IT was four weeks before the collapse of Lehman Brothers in 2008 when Tim Harrison received the funding to start the expansion of his veterinary business.
In many ways the timing was fortunate - the financial services sector clamped down on lending immediately afterwards.
Since then, however, the expansion of White Cross Vets, the business his father, Craig, ran as a single practice from 1975, has been slower than Harrison had hoped for but now plans are in place to ramp up the next phase of growth.
The company, which is headquartered in Guiseley, Leeds, currently has 13 veterinary practices across the North and Midlands but it intends to invest £5m in opening 20 new sites in the next five years.
“We got the funding for the first couple of sites just before the collapse of Lehman brothers but it has been a struggle ever since,” says Harrison. “We would have expanded at a faster pace if the credit was freely available.”
The opportunity to commercialise veterinary care when the law changed in 1999 was the catalyst for growing White Cross into a regional player.
“A lot of practices are old fashioned and very traditional and by applying commercial know-how, there are big gains to be made,” says Harrison. “But that opportunity won’t last forever as the industry adapts and changes so we need to be reasonably quick.”
Expansion of the business will be limited to the North and Midlands, towns and cities within two hours’ drive of its headquarters.
“Our aim is to be a Booths rather than a Tesco,” says Harrison. “We want to be a major regional player with a reputation for care and service that is markedly different from our competitors to give us a financial advantage.”
Harrison, 46, was born in Saltburn-by-the-Sea in North Yorkshire but spent his later childhood in Menston, West Yorkshire, where his father, Craig, bought a 50 per cent stake in White Cross Vets, then called Dalby, Braithwaite & Harrison. He became the sole owner in 1985.
Harrison’s Saturdays were spent helping out at the practice, although he says he was never destined to follow in his father’s veterinary footsteps.
Instead he gained a politics degree from City University London and a masters in economics from the London School of Economics after which he forged a career in human resources and general management.
Harrison returned to the family firm, which had moved to Guiseley and changed its name to White Cross Vets, as general manager in 1995.
In 2001, he co-founded veterinary firm Vets4Pets with his father and Peter Watson, former managing director of Vision Express. The company was bought last year by Pets at Home for around £40m.
In 2005, when Vets4Pets had grown to 40 clinics, Harrison was headhunted by US giant Mars to drive the overseas growth of Banfield, the world’s largest veterinary practice.
Three years later he returned home with a proposition to expand White Cross Vets.
“I decided to put what I had learned into practice and I asked my father if he would be interested in selling White Cross Vets to me,” he says.
Although Craig Harrison wasn’t keen to exit the business he was excited by his son’s proposition. “He still wanted to be part of the plan,” says Harrison.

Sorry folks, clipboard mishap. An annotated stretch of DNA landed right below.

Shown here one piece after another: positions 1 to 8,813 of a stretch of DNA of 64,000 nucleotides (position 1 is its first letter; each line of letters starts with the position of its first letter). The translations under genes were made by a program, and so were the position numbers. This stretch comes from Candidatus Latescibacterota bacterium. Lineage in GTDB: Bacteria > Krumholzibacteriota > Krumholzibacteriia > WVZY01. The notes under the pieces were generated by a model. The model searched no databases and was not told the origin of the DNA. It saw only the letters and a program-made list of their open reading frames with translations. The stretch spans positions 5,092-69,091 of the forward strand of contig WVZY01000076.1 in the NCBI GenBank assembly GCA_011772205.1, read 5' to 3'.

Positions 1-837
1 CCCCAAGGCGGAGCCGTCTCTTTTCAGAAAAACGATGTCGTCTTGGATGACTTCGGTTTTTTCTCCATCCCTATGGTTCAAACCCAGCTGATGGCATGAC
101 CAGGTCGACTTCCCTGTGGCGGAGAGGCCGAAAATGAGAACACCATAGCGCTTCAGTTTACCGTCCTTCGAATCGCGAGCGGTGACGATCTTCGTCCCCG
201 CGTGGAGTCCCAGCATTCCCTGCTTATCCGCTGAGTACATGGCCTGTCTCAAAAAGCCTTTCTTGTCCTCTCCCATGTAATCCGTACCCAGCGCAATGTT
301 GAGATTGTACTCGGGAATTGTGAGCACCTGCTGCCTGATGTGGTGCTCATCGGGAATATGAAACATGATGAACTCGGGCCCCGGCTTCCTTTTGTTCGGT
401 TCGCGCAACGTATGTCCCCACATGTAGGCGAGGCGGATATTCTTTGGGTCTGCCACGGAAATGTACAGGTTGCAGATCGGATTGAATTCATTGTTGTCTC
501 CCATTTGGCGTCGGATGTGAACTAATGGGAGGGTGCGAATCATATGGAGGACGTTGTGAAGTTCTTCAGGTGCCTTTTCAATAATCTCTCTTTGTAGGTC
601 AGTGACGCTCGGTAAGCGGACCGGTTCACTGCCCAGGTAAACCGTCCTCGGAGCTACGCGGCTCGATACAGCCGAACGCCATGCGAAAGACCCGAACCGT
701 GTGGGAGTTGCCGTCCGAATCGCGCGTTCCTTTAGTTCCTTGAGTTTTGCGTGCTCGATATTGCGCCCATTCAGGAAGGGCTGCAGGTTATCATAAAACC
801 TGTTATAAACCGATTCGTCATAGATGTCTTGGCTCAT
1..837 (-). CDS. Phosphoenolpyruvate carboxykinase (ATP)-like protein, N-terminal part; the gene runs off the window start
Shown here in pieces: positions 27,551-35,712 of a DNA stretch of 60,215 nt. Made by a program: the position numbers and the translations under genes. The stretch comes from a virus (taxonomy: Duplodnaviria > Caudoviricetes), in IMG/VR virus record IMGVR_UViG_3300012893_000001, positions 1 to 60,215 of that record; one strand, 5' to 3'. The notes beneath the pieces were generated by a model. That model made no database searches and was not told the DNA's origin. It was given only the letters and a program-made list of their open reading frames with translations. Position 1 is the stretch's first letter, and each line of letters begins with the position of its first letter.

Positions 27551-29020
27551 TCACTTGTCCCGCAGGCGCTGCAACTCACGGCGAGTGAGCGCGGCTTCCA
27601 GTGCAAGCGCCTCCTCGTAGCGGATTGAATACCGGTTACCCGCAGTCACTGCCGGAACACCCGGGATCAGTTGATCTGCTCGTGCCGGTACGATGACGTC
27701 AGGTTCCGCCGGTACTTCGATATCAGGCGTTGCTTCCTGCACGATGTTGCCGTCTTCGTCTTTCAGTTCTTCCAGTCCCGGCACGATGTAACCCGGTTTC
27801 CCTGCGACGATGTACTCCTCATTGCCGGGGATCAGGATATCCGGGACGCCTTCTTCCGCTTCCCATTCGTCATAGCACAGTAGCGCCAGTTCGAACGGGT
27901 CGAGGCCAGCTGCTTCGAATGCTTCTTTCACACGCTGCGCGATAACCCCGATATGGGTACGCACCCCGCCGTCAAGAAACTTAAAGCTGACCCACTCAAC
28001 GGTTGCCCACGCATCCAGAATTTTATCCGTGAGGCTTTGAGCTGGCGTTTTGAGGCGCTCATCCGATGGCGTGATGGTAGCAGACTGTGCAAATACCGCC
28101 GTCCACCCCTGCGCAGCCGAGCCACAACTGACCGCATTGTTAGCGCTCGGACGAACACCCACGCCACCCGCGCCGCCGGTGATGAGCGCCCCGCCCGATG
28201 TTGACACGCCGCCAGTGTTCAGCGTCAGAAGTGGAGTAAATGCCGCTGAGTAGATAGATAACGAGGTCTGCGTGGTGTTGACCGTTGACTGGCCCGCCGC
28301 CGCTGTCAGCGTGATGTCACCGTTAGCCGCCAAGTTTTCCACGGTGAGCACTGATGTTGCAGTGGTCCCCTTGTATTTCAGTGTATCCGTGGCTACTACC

The firm is now 79 per cent privately owned by the three executive directors: Tim Harrison, his father and his lawyer brother-in-law John Guggenheim, and 21 per cent by private equity firm Percipient Capital.
“Vets4Pets gave me a flavour of working for myself, even though there were other partners, and made it obvious to me that the opportunity was there,” Harrison says.
“Working at Mars taught me a lot about principles, culture and values. Putting all that together seemed very obvious.”
The cost of veterinary care has often been criticised by those pointing out that drugs can be obtained from the internet at a cheaper price. But Harrison believes it’s a question of convenience.
“Like most things, you can get things cheaper on the internet but often it can take two or three days whereas you can get it the same day from the vet.
“Vets have to be alert to the competition and monitor their pricing but it’s not up to them to explain where people can buy cheaper treatments. Their duty is to care for the patient.”
In the last six years, staff numbers at Whitecross have risen from eight to 123. Turnover is £5.5m, 20 per cent up on last year.
“We locate ourselves in high visibility retail areas,” says Harrison.
“We do more progressive marketing than the rest of the profession and we want to provide veterinary care for as many people as we can.”
The most unusual pet treated by the practice in recent years was an injured deer from Roundhay Park in Leeds, although years ago vets at the practice were faced with an injured circus lion.
“We are a small pet practice so it can be a challenge when we get a larger animal,” he admits.
Harrison describes himself as someone with ‘energy and passion’. “I believe passionately in what we are doing,” he says. “I’m lucky to work in a business where I can cuddle puppies and kittens every day.”
The married father-of-two, who has two whippets called Bella and Alfie, also insists that every employee has a pet. “You can’t understand the brand if you’re not a pet owner,” he says.
Title: Managing director
Date of birth: September 19, 1968
Education: Bradford Grammar School; Politics Degree from City University in London; Masters in Economics from the London School of Economics
First job: Human resources officer at Farnell Electronics
Favourite holiday destination: South Africa
Favourite film: Life of Brian
Favourite song: Going Underground, by the Jam
Last book read: Anger is an Energy: My Life Uncensored, by John Lydon
Car driven: BMW
Most proud of: My children